Andreas Mershin, the lead author of the paper and a research scientist at MIT, conceptualized and created the nanoscale wires and platform. He credits his design to observing the way needles on pine trees are placed to maximize exposure to sunlight.
Mohammad Khaja Nazeeruddin in the lab of Michael Graetzel, a professor at the Ecole Polytechnique Federale in Lausanne, Switzerland, did the complex testing needed to determine that the new mechanism actually performed as expected. Graetzel is a pioneer in energy and electron transfer reactions and their application in solar energy conversion.
Michael Vaughn, once an undergraduate in Bruce’s lab and now a National Science Foundation (NSF) predoctoral fellow at Arizona State University, also collaborated on the paper.
“This is a real scientific breakthrough that could become a significant part of our renewable energy strategy in the future,” said Lee Riedinger, interim vice chancellor for research. “This success shows that the major energy challenges facing us require clever interdisciplinary solutions, which is what we are trying to achieve in our energy science and engineering PhD program at the Bredesen Center for Interdisciplinary Research and Graduate Education of which Dr. Bruce is one of the leading faculty.”
The Bredesen Center is a joint UT/Oak Ridge National Laboratory academic unit. Bruce is also a co-principal investigator and scientific thrust leader in TN: SCORE, the Tennessee Solar Conversion and Storage Using Outreach, Research and Education. The $20 million project is funded by the NSF and focuses on promoting research and education on solar energy problems across Tennessee. Additionally, he co-founded and is associate director of UT’s Sustainable Energy Education.
Bruce’s work is funded by the Emerging Frontiers Program at the National Science Foundation.
Source: University of Tennessee
December 13, 2009
In a new approach, researchers from the UCLA Henry Samueli School of Engineering and Applied Science have genetically modified a cyanobacterium to consume carbon dioxide and produce the liquid fuel isobutanol, which holds great potential as a gasoline alternative. The reaction is powered directly by energy from sunlight, through photosynthesis.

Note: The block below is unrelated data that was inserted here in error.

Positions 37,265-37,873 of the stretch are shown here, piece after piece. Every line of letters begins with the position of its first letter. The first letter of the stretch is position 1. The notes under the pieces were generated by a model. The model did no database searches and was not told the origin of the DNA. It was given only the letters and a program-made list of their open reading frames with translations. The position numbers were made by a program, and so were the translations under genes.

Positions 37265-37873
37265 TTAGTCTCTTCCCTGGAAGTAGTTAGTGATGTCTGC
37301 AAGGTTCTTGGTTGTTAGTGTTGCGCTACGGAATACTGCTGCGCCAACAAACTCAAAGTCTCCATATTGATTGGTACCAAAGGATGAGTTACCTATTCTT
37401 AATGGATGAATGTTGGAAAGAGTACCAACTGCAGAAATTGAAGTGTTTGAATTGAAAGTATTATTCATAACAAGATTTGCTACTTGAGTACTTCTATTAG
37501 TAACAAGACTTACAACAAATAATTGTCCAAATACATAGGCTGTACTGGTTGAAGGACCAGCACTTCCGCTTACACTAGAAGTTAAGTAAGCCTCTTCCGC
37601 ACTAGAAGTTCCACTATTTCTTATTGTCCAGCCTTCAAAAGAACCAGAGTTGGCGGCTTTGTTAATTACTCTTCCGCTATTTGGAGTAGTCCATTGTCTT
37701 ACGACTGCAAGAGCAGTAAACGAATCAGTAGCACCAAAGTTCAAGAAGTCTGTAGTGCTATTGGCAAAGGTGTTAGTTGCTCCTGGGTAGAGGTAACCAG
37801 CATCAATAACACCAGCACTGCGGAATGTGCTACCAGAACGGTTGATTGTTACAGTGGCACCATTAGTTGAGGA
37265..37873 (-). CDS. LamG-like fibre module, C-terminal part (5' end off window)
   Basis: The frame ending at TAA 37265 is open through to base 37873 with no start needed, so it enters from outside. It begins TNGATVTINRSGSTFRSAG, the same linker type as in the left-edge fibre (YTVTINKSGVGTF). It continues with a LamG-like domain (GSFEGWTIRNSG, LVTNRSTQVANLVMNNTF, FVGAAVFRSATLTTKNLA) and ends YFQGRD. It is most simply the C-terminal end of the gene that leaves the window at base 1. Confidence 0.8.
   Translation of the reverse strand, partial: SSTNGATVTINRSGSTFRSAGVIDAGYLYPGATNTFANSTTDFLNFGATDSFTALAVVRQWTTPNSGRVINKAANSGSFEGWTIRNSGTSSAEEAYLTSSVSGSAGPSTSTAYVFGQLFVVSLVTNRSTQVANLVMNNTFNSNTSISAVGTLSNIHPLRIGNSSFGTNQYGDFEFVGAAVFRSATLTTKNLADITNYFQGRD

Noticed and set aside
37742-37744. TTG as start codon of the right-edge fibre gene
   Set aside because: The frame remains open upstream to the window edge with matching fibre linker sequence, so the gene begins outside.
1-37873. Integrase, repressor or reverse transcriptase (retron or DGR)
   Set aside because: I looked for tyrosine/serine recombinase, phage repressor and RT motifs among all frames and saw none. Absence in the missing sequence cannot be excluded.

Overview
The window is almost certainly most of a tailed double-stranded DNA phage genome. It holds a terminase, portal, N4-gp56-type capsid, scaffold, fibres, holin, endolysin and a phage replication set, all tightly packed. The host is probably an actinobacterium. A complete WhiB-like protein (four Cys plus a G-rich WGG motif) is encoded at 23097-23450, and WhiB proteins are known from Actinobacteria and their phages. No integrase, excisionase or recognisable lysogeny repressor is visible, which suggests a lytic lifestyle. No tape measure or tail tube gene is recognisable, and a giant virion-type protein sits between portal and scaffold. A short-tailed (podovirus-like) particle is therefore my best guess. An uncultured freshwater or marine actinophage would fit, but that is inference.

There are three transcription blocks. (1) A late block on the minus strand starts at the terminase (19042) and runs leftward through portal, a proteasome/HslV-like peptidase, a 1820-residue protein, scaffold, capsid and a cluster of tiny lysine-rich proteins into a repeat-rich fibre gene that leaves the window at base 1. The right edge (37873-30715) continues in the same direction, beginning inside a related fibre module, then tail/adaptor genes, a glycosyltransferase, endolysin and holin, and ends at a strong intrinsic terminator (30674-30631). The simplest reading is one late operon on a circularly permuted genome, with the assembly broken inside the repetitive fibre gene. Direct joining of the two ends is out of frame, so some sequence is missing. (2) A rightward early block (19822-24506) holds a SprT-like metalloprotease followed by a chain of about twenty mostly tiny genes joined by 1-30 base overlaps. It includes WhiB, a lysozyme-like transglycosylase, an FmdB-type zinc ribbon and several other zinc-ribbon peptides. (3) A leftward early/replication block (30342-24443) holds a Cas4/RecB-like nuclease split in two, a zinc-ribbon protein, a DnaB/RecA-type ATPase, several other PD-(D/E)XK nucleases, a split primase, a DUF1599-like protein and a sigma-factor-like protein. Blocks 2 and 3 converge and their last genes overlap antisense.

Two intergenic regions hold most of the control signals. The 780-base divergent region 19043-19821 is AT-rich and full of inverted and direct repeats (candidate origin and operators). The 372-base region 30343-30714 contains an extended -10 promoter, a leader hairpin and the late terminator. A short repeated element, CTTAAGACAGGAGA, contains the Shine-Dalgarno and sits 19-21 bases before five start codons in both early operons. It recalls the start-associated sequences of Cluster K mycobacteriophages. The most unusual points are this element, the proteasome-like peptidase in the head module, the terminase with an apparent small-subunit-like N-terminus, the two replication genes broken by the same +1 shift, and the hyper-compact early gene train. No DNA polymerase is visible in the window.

October 30, 2008
The recent dramatic rise in oil prices has encouraged most governments to back energy polices which do not include oil. Most countries have signed up to policies which will cut carbon emissions. To achieve both of these goals they are turning to nuclear energy.
The European Union was unable to agree to a timetable to manage climate change because they could not agree on costs and the type of acceptable alternative fuels. McCain is promising 40 new nuclear power plants by 2030, while Barack Obama has concluded that they can not achieve their climate change goals, unless they include nuclear power. The French are already committed to nuclear power.
But where is all the uranium ore going to come from to fuel these power stations?
July 3, 2008
Over the past few months, you may have heard on the news or Internet how people are using plain water to power their car. It’s an amazing story, especially with $5/gallon gas in the US, and $10/gallon gas in Europe, but it it true?
In fact, basic water fuel technology does work and has been around since World War II, when it was used in tanks and fighter plane engines. These simple water injection systems helped to increase gas mileage and cool engine temperatures under harsh conditions.